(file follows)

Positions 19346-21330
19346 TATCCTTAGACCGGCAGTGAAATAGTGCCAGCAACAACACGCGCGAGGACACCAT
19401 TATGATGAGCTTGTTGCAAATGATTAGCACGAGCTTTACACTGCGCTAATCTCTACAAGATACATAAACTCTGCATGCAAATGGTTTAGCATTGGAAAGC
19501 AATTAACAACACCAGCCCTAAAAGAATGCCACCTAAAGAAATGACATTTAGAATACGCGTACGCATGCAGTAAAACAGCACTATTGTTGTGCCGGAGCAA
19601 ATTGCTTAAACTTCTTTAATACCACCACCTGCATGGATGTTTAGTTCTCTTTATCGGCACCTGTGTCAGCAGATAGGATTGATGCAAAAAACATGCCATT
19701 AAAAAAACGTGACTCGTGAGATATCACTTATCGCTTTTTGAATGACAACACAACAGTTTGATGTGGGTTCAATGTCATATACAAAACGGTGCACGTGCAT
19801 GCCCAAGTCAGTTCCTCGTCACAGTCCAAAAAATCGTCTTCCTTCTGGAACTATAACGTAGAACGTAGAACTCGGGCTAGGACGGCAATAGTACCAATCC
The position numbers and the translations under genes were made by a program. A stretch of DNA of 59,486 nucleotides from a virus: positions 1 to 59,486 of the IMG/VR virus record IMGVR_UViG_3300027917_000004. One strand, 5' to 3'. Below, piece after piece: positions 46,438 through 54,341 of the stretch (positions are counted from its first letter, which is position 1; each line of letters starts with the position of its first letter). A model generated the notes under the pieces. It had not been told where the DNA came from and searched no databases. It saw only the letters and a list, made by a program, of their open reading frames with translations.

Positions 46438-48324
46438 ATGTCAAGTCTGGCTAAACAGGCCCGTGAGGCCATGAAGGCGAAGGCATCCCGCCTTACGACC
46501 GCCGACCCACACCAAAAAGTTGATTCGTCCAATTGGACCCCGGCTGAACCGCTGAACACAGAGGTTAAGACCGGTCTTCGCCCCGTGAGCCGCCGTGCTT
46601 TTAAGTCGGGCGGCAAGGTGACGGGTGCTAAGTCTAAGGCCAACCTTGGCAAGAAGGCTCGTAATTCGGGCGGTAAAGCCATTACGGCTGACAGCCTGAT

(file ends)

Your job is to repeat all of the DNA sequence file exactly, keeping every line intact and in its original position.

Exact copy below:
Positions 19346-21330
19346 TATCCTTAGACCGGCAGTGAAATAGTGCCAGCAACAACACGCGCGAGGACACCAT
19401 TATGATGAGCTTGTTGCAAATGATTAGCACGAGCTTTACACTGCGCTAATCTCTACAAGATACATAAACTCTGCATGCAAATGGTTTAGCATTGGAAAGC
19501 AATTAACAACACCAGCCCTAAAAGAATGCCACCTAAAGAAATGACATTTAGAATACGCGTACGCATGCAGTAAAACAGCACTATTGTTGTGCCGGAGCAA
19601 ATTGCTTAAACTTCTTTAATACCACCACCTGCATGGATGTTTAGTTCTCTTTATCGGCACCTGTGTCAGCAGATAGGATTGATGCAAAAAACATGCCATT
19701 AAAAAAACGTGACTCGTGAGATATCACTTATCGCTTTTTGAATGACAACACAACAGTTTGATGTGGGTTCAATGTCATATACAAAACGGTGCACGTGCAT
19801 GCCCAAGTCAGTTCCTCGTCACAGTCCAAAAAATCGTCTTCCTTCTGGAACTATAACGTAGAACGTAGAACTCGGGCTAGGACGGCAATAGTACCAATCC
The position numbers and the translations under genes were made by a program. A stretch of DNA of 59,486 nucleotides from a virus: positions 1 to 59,486 of the IMG/VR virus record IMGVR_UViG_3300027917_000004. One strand, 5' to 3'. Below, piece after piece: positions 46,438 through 54,341 of the stretch (positions are counted from its first letter, which is position 1; each line of letters starts with the position of its first letter). A model generated the notes under the pieces. It had not been told where the DNA came from and searched no databases. It saw only the letters and a list, made by a program, of their open reading frames with translations.

Positions 46438-48324
46438 ATGTCAAGTCTGGCTAAACAGGCCCGTGAGGCCATGAAGGCGAAGGCATCCCGCCTTACGACC
46501 GCCGACCCACACCAAAAAGTTGATTCGTCCAATTGGACCCCGGCTGAACCGCTGAACACAGAGGTTAAGACCGGTCTTCGCCCCGTGAGCCGCCGTGCTT
46601 TTAAGTCGGGCGGCAAGGTGACGGGTGCTAAGTCTAAGGCCAACCTTGGCAAGAAGGCTCGTAATTCGGGCGGTAAAGCCATTACGGCTGACAGCCTGAT